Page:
Diabetes

Beginning in January, community members are preventing type 2 diabetes together with the lifestyle change intervention offered by the Newport 60+ Center. Diabetes Prevention Program is part of the National Diabetes Prevention Program, led by the Centers for Disease Control and Prevention (CDC).

It is estimated that 45% of people in Lincoln County have higher-than-normal blood glucose (sugar) levels. People with prediabetes may develop type 2 diabetes within three years if they do not take steps to prevent it.

The Diabetes Prevention Program, led by a trained lifestyle coach, is a safe place where groups of participants learn the skills they need to make changes to prevent diabetes. Participants work toward losing weight, being more physically active and managing stress.

Darcy de la Rosa, MPH, RD, Diabetes Prevention Program facilitator, said, “she is excited to offer a proven approach to preventing or delaying the onset of type 2 diabetes through achievable lifestyle changes made with the support of a coach and one’s peers.”

This revolutionary program promotes a collaborative, non-judgmental approach to wellness in a motivating environment. Participants will learn the difference between fad diets and gimmickry through this research-based wellness and weight loss program.

A CDC trained life coach, de la Rosa will inspire small groups to stay motivated and solve problems that get in the way of healthy changes.

Diabetes Prevention Program groups meet once a week for 16 weeks, then once a month for six months to maintain healthy lifestyle changes. The program’s group setting provides a supportive environment with people who are facing similar challenges and trying to make the same changes. Together, participants celebrate their successes and find ways to overcome obstacles.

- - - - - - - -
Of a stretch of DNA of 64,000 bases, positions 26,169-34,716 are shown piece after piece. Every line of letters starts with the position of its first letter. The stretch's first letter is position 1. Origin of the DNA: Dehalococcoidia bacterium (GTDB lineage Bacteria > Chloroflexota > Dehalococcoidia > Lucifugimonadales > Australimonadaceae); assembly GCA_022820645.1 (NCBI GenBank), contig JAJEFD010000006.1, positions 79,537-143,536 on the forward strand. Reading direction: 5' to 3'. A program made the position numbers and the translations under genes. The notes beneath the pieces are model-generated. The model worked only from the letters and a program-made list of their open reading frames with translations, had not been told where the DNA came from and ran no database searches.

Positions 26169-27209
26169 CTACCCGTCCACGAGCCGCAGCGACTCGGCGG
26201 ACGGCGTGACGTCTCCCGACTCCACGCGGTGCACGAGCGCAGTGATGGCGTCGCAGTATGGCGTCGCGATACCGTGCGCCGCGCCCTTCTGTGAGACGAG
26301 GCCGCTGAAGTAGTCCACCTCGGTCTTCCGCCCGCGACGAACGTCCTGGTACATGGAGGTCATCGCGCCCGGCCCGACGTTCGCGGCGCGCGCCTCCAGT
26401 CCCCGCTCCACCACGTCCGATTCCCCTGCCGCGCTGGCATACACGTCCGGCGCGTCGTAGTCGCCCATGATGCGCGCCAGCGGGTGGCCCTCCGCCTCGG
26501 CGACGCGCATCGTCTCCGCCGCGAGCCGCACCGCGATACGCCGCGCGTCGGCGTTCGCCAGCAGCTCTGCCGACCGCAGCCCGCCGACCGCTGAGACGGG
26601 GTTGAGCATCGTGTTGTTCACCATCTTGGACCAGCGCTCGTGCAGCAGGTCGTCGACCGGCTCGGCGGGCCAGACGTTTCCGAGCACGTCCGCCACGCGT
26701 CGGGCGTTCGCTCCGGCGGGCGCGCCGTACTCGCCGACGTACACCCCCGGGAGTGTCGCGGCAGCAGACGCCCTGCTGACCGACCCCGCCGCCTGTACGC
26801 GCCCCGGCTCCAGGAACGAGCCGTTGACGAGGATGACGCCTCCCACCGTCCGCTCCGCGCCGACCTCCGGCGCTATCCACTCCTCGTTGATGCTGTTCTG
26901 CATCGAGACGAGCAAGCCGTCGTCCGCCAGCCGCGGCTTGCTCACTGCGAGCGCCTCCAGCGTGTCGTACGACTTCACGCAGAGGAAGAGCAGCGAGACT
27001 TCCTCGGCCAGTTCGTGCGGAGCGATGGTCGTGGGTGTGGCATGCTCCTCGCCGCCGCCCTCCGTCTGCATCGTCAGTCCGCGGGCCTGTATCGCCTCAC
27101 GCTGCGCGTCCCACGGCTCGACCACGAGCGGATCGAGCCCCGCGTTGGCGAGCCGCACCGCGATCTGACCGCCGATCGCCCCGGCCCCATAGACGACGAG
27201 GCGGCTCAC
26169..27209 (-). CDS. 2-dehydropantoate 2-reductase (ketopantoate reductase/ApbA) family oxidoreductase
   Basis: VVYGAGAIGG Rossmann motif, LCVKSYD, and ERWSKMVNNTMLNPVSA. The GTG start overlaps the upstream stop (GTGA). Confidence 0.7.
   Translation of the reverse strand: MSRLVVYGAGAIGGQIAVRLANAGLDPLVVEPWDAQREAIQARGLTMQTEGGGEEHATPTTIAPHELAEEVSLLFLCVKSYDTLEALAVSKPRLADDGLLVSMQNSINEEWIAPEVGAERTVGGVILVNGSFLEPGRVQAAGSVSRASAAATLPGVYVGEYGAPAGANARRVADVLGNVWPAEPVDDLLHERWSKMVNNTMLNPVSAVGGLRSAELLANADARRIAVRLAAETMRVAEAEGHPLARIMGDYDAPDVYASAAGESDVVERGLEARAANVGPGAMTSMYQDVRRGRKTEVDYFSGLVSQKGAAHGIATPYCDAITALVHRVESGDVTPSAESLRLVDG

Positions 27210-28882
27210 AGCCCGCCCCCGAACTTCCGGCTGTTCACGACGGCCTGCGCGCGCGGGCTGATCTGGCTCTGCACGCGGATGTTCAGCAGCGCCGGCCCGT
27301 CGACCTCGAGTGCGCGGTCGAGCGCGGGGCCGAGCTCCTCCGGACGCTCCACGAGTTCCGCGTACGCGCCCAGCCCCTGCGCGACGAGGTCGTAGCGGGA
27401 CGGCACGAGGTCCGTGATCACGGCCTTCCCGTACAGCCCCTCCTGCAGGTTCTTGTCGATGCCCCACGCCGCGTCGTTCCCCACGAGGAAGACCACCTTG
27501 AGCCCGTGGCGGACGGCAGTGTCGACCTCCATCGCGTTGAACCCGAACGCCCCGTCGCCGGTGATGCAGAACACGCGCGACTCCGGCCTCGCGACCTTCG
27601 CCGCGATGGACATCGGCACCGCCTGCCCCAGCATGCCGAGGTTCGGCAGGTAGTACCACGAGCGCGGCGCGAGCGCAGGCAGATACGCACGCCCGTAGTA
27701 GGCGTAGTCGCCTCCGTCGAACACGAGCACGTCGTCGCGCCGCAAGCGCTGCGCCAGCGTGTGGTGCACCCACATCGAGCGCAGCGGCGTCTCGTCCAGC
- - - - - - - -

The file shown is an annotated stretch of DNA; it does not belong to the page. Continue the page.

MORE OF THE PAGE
The Diabetes Prevention program will meet on Tuesday afternoons at 1:30 p.m. beginning Jan. 4, 2022 at the Newport 60+ Center. Thanks to a generous donation by a program supporter, there is no cost for the program; $45 fee will be charged to cover costs of program supplies.

I’ve tried so many things before, but without the program I would never have done this on my own,” said one program participant.

The Diabetes Prevention program is based on research that showed that people with prediabetes who lost 5 to 7 percent of their body weight (10 to 14 pounds for a 200-pound person) by making modest changes reduced their risk of developing type 2 diabetes by 58 percent.

“Small changes can add up to a big difference,” said de la Rosa. “Working with a trained lifestyle coach who provides guidance, LiveWell Diabetes Prevention program participants are making lasting changes together.”

People are more likely to have prediabetes and type 2 diabetes if they:

· Are 45 years of age or older;

· Are overweight;

· Have a family history of type 2 diabetes;

· Are physically active fewer than three times per week; or

· Have been diagnosed with gestational diabetes during pregnancy or gave birth to a baby weighing more than 9 pounds.

To see if you are eligible to join the program, take the risk test and call 541-270-5234 to get started. Orientation Date: Jan. 4 at 1:30 p.m. Classes start Jan. 11.

To learn more about this program, call 541 270-5234 or visit www.cdc.gov/diabetes/prevention]

Diabetes Prevention Program is part of the National Diabetes Prevention Program, led by the Centers for Disease Control and Prevention (CDC). It is proven to prevent or delay the onset of type 2 diabetes. Research shows that modest behavior changes, such as making better food choices and increasing physical activity, reduced the risk of developing type 2 diabetes by 58 percent in people at high-risk for developing this disease. The National Diabetes Prevention Program brings together federal agencies, community-based organizations, faith-based organizations, employers, insurers, health care professionals, academia, and other stakeholders to prevent or delay the onset of type 2 diabetes among people with prediabetes. www.cdc.gov/diabetes/prevention.

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